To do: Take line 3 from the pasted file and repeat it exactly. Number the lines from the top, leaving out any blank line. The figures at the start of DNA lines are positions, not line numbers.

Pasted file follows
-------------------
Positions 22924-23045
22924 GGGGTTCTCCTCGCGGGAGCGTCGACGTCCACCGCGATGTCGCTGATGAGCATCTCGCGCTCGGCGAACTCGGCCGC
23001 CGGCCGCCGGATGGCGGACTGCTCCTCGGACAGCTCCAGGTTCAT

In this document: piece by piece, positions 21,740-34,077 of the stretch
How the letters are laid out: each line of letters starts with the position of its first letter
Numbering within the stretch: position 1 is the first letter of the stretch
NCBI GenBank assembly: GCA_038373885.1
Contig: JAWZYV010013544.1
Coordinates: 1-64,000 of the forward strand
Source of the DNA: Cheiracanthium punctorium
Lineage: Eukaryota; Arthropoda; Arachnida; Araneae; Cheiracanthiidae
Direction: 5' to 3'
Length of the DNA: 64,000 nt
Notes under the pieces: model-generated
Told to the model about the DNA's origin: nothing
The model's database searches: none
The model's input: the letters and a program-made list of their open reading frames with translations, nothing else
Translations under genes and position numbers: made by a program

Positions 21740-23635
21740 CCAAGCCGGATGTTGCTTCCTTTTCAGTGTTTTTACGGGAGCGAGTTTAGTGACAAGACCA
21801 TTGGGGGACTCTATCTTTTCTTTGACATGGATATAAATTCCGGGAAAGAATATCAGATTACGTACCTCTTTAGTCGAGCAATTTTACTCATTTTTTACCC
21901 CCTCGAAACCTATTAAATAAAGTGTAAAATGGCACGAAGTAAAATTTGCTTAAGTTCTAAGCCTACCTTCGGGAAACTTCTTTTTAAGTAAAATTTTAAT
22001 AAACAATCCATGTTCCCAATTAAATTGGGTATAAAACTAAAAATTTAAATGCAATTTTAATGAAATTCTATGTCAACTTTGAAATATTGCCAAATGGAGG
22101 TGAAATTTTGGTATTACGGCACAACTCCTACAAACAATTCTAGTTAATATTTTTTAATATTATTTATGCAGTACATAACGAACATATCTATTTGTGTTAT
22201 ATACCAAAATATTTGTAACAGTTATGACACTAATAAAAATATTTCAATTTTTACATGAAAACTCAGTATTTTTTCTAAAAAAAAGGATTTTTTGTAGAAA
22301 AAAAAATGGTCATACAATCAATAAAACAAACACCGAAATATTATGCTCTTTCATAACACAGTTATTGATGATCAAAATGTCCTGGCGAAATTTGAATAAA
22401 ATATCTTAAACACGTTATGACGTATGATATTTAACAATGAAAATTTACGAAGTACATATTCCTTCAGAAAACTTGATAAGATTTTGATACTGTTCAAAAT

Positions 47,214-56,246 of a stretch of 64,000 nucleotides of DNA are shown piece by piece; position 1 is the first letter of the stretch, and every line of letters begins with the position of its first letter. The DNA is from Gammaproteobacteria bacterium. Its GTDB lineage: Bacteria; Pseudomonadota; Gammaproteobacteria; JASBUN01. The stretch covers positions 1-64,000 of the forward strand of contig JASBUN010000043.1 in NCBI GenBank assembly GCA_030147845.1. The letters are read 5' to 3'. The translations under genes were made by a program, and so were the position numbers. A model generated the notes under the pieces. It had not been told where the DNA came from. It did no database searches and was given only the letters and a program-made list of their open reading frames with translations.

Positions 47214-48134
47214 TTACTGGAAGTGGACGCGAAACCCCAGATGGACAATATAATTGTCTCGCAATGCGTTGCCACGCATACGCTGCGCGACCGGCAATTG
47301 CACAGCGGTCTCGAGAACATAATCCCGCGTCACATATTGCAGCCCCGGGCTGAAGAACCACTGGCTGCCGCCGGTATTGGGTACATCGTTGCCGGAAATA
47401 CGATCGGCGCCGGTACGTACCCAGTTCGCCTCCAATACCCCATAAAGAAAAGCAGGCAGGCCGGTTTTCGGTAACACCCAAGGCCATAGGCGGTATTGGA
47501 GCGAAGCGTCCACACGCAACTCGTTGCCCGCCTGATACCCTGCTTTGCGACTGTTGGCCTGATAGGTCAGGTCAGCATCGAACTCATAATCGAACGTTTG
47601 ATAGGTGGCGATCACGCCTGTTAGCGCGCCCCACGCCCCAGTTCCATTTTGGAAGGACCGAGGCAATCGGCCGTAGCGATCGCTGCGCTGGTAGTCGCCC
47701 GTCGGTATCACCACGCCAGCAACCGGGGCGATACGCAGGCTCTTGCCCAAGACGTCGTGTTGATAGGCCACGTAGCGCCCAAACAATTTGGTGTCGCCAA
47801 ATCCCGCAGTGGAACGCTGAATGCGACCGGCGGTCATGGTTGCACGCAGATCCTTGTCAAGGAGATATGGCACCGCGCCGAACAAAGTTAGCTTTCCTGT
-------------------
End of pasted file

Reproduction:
23001 CGGCCGCCGGATGGCGGACTGCTCCTCGGACAGCTCCAGGTTCAT